To the extent the Bank's attorney indicated during the motion for new trial hearing that the Bank issues cards on behalf of other banks and it "should have attached" this information, the trial court could not consider this contradictory "testimony" as evidence to deny Gattenby's motion. See Titan Idem. Co., 221 S.W.3d at 711. More importantly, argument of counsel is not evidence of an assignment or the Bank's ownership of the debt. See Grant v. Espiritu, 470 S.W.3d 198, 203 (Tex. App.-El Paso 2015, no pet.).
Accordingly, we conclude Gattenby "set up" the meritorious defense of standing because the Bank did not present evidence it owned the debt. The Bank has not contested the first and third Craddock elements. As such, Gattenby has established he is entitled to a new trial, and the trial court abused its discretion by denying his motion for new trial. See Dolgencorp of Tex., Inc, 288 S.W.3d at 926.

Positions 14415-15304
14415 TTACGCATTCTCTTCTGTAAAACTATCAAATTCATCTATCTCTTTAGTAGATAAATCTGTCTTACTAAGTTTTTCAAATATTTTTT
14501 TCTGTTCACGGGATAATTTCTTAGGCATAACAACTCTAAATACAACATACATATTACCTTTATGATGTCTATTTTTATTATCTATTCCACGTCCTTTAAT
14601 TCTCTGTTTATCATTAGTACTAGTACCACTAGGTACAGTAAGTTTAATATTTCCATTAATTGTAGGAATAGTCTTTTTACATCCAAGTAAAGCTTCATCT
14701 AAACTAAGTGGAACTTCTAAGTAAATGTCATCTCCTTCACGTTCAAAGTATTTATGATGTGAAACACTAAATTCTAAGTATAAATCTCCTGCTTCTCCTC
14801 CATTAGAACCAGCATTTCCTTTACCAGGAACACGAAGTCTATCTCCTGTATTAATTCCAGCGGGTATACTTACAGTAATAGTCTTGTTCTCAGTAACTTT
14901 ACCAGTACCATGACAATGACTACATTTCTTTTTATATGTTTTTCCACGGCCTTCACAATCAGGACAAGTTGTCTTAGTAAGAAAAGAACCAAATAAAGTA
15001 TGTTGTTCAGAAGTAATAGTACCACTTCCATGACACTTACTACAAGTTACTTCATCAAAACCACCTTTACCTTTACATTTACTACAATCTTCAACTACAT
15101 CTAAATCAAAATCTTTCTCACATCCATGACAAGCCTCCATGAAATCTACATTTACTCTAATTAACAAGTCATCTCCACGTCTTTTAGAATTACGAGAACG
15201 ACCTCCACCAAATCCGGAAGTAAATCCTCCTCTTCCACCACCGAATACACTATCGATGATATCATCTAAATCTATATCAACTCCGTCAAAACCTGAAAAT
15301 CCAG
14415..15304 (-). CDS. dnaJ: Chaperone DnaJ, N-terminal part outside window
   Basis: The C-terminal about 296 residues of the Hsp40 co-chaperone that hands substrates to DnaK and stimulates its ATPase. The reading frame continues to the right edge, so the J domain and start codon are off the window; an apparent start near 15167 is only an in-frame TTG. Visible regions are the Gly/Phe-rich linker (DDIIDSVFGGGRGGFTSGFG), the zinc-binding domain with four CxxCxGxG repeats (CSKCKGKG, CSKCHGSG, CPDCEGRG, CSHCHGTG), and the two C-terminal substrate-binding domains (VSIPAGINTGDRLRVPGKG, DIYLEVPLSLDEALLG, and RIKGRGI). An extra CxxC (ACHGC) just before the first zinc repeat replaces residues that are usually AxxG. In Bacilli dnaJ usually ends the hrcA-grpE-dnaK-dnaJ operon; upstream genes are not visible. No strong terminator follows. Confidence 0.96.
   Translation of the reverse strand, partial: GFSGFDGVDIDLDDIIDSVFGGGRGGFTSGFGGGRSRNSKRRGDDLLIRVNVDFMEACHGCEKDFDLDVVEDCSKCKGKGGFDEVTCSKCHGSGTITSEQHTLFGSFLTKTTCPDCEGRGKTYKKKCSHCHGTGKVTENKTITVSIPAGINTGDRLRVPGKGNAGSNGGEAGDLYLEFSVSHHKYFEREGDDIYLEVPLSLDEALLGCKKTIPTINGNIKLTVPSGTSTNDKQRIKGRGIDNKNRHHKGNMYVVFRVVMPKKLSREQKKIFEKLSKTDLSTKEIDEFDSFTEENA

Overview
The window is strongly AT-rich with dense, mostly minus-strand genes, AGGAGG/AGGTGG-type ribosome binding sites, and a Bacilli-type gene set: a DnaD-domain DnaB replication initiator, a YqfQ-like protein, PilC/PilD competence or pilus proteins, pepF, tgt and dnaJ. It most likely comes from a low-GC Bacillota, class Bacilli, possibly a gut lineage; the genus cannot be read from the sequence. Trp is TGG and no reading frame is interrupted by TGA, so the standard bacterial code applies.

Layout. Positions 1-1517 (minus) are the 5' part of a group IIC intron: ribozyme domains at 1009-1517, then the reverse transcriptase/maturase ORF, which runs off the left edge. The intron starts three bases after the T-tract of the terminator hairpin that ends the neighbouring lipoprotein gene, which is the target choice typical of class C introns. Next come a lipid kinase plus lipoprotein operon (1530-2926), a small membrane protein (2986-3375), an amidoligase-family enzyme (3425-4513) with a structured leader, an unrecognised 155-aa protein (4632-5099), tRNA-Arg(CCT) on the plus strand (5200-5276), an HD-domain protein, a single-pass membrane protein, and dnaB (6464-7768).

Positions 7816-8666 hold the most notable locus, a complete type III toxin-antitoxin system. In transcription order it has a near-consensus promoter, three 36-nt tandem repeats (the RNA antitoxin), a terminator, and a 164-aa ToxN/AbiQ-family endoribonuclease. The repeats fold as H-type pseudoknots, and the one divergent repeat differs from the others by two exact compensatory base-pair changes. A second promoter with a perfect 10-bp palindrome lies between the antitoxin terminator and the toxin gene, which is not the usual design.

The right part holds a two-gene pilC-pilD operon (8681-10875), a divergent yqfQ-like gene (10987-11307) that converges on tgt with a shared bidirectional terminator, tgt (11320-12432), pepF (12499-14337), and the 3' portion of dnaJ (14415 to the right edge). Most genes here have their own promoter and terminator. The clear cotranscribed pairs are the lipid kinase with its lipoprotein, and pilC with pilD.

We reverse the trial court's judgment and remand for further proceedings.
In accordance with this Court's opinion of this date, the judgment of the trial court is REVERSED and this cause is REMANDED to the trial court for further proceedings.
It is ORDERED that appellant WARREN GATTENBY recover his costs of this appeal from appellee TIB-THE INDEPENDENT BANKERSBANK.
|Mandate in Gattenby v. TIB issued April 19, 2019|